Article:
Both casino slots games and bingo sims are proving popular on Facebook, so what better time for Zynga to revive Slingo, a combination of both? Originally released on AOL back in 1995, Slingo combines the luck element of slot machines with the fast-paced observational gameplay of bingo to create a fun and addictive experience that everyone can enjoy.
Zynga’s interpretation of the game — officially licensed from the original creators — remains true to the basic format, but adds a recognizably “Zynga” layer of polish and social features over the top. Rather than simply playing a random board as in the original game, players have a series of “worlds” to work through, each featuring a distinctive background and a range of levels to play. Taking on levels uses an energy system, the implementation of which forms the backbone of the game’s monetization strategy.
Upon beginning a level, players are presented with a bingo card and a slot machine-like device underneath. Upon clicking “Spin,” five numbers are revealed, and the player must then mark any matches off on their card. Occasionally, special symbols appear on the reels — Jokers allow players to mark off any number in the column they appear in, Super Jokers allow the marking of any number on the board, explosions mark any number and the squares around it, and a “coin toss” symbol allows the player to gamble up to 50% of their score based on a 50-50 chance.
The game doesn’t allow the player to make mistakes when marking squares, or to spin the reels before they have marked off all the available numbers, and it dims the reels when all available spaces from a particular spin have been found. This helps keep the game fast-paced and eliminates the frustration of the player seeing a missed number at the exact second they click the “Spin” button.
Despite the fact it is impossible to make a mistake, however, players are encouraged to be fast and efficient in their search of the board. Unlike the original Slingo game — which simply had a timer for each spin — in Zynga Slingo players receive score bonuses for finding numbers in rapid succession, with a “combo” meter at the side of the play area building up with each successful match. Taking too long to find a match causes this meter to drain, so players who develop the most efficient card-searching strategies will prove the most successful. While the game is otherwise almost completely luck-based, the addition of this feature adds an element of skill to gameplay which helps contribute to it being a more satisfying, addictive experience for players. Combine this skill-based scoring mechanic with friend leaderboards and you have a highly competitive social interpretation of Slingo that still remains true to its roots.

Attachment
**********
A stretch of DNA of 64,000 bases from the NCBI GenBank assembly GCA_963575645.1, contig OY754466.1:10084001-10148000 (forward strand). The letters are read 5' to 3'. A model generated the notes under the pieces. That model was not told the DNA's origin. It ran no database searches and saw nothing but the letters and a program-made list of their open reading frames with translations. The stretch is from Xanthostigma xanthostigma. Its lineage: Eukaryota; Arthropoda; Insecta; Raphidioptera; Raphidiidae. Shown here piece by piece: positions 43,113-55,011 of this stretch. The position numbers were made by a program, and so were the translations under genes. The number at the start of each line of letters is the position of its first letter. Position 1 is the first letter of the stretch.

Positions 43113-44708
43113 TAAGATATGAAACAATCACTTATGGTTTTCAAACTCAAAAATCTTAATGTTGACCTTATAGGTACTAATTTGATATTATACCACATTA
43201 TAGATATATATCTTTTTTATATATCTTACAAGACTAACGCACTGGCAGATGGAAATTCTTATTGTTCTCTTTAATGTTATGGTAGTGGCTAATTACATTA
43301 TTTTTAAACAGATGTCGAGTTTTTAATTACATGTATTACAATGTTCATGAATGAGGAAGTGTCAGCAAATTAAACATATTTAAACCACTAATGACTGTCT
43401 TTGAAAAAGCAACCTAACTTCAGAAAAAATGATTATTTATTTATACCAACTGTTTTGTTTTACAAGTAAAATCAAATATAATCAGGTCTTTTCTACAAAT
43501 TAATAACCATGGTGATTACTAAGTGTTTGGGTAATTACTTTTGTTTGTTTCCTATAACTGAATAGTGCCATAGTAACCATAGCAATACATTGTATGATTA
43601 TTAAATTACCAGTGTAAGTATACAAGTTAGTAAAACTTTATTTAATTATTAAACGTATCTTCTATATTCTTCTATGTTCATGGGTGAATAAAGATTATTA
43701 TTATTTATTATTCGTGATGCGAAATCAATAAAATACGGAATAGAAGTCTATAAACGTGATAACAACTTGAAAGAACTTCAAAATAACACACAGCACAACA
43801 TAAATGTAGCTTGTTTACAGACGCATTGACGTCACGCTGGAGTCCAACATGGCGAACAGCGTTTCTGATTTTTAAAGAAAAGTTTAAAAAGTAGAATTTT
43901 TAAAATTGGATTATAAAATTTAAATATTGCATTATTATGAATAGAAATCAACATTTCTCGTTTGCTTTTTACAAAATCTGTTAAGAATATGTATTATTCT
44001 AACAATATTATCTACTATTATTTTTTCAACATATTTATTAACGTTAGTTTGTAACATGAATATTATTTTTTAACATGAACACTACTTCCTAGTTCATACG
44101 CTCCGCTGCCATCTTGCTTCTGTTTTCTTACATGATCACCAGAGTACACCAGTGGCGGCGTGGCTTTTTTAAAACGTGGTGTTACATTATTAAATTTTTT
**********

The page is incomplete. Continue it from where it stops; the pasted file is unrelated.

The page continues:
Players progress through the game by earning medals rather than experience levels. Each stage in a world has five medals available — three for breaking specific score milestones, one for marking off every square on the stage’s unique pattern and a fifth for marking off every number on the whole board. Upon reaching certain numbers of medals, players unlock new powerups (including extra spins and items that cause certain special symbols to be more likely to appear) and upgrades to their energy limit. Players may also unlock access to these powerups early using hard currency, and may also purchase unlimited energy packages for a day or a week at a time. Soft currency for acquiring powerups may also be purchased, and since stages often end with the necessity to purchase a couple of extra spins at 2,000 coins each to clear the board, it’s easy to rip through a large amount of this in just one level. That said, soft currency is quite easy to come by through play, so players willing to put in the time to grind and not give in to temptation will be able to earn a healthy balance over time.
Zynga Slingo is a recognizably “Zynga” experience. It is a highly-polished experience with plenty of lively animations and colorful visuals, though the screen can get a bit “busy” at times when rewards and powerups are flying around. Fans of the original Slingo game will be pleased to note, however, that Zynga’s interpretation uses the same sound effects as the classic Web-based version, giving the new version an air of authenticity while revamping the core experience for today’s social players. It’s a solid, simple but addictive little game that is already proving popular and will likely only continue its success when the promised new “Play With Friends” multiplayer feature is added.
An excellent social adaptation of a popular, enduring web game that will appeal to fans and newcomers alike.